Standard Solar acquires solar projects in Maine and Massachusetts


Standard Solar announced that it has acquired from EDF Renewables a solar and storage project developed on an EPA Superfund site in Acton, Massachusetts.

The project is the 4.69MW/4MWh Lawsbrook Solar + Storage project, and it’s housed on the W.R. Grace Superfund Site, an area formerly used for gravel extraction and acquired by EDF Renewables in 2018. The project also operates under Massachusetts’ Solar Massachusetts Renewable Targets (SMART) program, which provides incentives for solar and storage projects.

Created in 2016 the SMART program is one of the pillars that the state will use to achieve its Renewable Energy Portfolio Standard, in addition to its recently codified 2030 and 2050 goals for a statewide clean energy economy.

“The Acton Water Solar + Storage project is the first of two projects that EDF Renewables has had the privilege to partner with the Acton Water District on,” said associate director of business development for EDF Renewables, Peter Bay. “We are thrilled to see the project come to fruition, despite numerous permitting and interconnection challenges, and begin conveying benefits to the District and Town of Plymouth.” 

The Lawsbrook project is part of Standard Solar’s expanding portfolio in Massachusetts. The company currently owns and maintains nearly 20MW of renewable assets in Massachusetts and 280MW of commercial and community solar projects throughout the United States.

“Adding this solar+storage project to our existing portfolio in Massachusetts underscores our rapid growth, said Director of Business Development for Standard Solar, Eric Partyka. “It’s always significant when we connect with a great partner like EDF Renewables and acquire projects that are helping a town like Plymouth and the Acton Water District to capitalize on the multiple benefits of a solar and storage system.”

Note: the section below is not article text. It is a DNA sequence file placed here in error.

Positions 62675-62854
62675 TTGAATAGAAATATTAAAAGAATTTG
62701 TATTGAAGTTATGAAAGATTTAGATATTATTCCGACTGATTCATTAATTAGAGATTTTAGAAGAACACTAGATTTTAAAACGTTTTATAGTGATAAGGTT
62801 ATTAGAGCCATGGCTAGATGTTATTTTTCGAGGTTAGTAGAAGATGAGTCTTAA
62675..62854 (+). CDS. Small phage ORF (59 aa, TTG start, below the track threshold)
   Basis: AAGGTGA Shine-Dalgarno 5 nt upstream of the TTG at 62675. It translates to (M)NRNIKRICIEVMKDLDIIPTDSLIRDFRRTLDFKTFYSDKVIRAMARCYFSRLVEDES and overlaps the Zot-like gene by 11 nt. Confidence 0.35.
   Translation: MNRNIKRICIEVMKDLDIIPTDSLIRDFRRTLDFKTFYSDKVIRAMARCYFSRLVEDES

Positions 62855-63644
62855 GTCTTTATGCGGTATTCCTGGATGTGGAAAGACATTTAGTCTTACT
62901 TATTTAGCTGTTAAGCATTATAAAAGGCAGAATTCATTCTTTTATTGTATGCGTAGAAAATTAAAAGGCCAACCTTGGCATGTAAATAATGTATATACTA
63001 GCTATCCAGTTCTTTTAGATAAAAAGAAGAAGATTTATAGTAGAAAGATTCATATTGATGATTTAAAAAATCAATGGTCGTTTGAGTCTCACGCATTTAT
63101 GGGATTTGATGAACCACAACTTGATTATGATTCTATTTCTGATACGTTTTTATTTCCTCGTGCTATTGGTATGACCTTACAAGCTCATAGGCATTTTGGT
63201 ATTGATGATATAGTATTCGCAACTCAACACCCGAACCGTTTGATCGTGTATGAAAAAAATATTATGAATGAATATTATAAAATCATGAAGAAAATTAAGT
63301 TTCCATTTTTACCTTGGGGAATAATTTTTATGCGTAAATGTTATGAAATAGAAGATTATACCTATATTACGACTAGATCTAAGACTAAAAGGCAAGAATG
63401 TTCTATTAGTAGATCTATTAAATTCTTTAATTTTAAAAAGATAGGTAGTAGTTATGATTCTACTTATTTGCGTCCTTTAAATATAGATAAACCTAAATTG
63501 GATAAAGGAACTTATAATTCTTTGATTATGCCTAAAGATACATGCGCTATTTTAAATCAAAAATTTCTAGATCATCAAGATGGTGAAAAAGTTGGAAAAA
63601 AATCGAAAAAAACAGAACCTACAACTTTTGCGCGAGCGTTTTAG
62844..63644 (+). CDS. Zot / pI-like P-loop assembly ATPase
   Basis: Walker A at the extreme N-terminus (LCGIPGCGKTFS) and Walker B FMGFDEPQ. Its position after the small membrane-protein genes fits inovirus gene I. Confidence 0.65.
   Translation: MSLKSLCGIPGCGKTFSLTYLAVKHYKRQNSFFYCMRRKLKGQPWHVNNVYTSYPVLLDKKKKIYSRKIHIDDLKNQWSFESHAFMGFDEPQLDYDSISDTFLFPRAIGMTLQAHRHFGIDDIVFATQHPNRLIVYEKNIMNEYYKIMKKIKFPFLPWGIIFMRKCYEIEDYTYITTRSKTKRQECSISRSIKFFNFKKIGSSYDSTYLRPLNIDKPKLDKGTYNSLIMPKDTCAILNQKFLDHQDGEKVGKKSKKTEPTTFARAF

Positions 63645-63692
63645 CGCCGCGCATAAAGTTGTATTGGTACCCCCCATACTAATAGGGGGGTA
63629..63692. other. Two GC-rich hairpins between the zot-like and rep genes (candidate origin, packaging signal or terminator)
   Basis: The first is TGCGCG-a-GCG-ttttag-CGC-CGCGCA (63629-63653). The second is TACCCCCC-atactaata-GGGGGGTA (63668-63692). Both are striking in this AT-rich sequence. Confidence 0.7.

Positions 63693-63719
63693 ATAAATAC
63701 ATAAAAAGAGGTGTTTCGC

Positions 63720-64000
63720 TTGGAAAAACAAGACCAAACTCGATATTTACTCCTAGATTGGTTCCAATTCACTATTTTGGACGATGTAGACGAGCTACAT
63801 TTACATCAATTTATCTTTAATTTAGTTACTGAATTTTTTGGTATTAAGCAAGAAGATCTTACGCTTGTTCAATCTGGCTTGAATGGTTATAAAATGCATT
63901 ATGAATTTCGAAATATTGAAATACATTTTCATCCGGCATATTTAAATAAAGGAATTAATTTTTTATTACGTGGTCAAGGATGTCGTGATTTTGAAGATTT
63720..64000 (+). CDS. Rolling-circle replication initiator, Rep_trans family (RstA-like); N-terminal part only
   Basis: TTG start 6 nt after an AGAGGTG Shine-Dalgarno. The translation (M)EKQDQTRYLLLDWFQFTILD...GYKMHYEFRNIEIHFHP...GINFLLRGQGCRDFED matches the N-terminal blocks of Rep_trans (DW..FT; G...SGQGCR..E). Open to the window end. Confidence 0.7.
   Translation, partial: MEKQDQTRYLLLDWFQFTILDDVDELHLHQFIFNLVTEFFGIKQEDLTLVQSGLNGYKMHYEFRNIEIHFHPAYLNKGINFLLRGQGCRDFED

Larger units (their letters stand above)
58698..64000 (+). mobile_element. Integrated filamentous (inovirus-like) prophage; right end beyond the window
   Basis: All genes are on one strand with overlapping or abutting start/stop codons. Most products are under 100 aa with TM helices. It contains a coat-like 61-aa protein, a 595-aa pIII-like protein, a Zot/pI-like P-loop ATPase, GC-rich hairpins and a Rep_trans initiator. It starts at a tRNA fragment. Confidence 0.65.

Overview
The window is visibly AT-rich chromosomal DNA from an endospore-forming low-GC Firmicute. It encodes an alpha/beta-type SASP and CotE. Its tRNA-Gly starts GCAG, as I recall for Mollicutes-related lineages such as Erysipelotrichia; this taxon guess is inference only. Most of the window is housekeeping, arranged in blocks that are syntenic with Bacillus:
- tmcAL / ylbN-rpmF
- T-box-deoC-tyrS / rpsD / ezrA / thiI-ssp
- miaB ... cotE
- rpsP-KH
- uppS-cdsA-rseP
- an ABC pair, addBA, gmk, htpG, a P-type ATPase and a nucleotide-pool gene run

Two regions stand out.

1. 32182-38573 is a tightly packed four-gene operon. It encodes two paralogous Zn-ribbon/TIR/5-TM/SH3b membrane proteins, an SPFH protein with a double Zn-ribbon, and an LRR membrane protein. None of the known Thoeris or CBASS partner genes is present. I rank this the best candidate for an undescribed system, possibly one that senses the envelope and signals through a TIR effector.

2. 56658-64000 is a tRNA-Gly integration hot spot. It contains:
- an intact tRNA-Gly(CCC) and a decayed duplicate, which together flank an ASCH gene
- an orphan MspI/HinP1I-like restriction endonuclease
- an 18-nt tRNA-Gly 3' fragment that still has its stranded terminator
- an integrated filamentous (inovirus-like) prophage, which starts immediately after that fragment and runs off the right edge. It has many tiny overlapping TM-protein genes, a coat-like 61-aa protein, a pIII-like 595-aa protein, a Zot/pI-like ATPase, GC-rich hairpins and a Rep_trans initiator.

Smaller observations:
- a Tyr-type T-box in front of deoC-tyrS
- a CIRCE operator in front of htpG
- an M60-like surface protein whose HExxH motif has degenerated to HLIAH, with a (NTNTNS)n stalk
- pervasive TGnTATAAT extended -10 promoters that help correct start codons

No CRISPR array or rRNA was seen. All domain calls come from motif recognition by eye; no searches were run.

Standard solar also recently acquired a 7MW community solar project in Trenton, ME. This acquisition adds to the company’s existing 50 MW portfolio in Maine.

The project, Trenton’s first large-scale community solar installation, is also part of the state’s Net Energy Billing program, and will bring a 15-25% energy savings to nine leading Maine businesses who have subscribed, sharing the benefits without having to connect to it or invest in its development. NEB, overseen by the Maine Public Utilities Commission, enables businesses and municipalities to receive financial benefits from clean energy produced by a local solar array.

The project, which is expected to be completed this summer, utilizes bifacial solar modules – double-sided panels that will help the system generate an additional 15% of output from ground reflection, something particularly advantageous given Maine’s snowy winters.

“This newest addition to our ownership portfolio in Maine signifies an important step in our push to bring cleaner energy to business and communities and our nation closer to its decarbonization goals,” said Director of Business Development at Standard Solar, Harry Benson.

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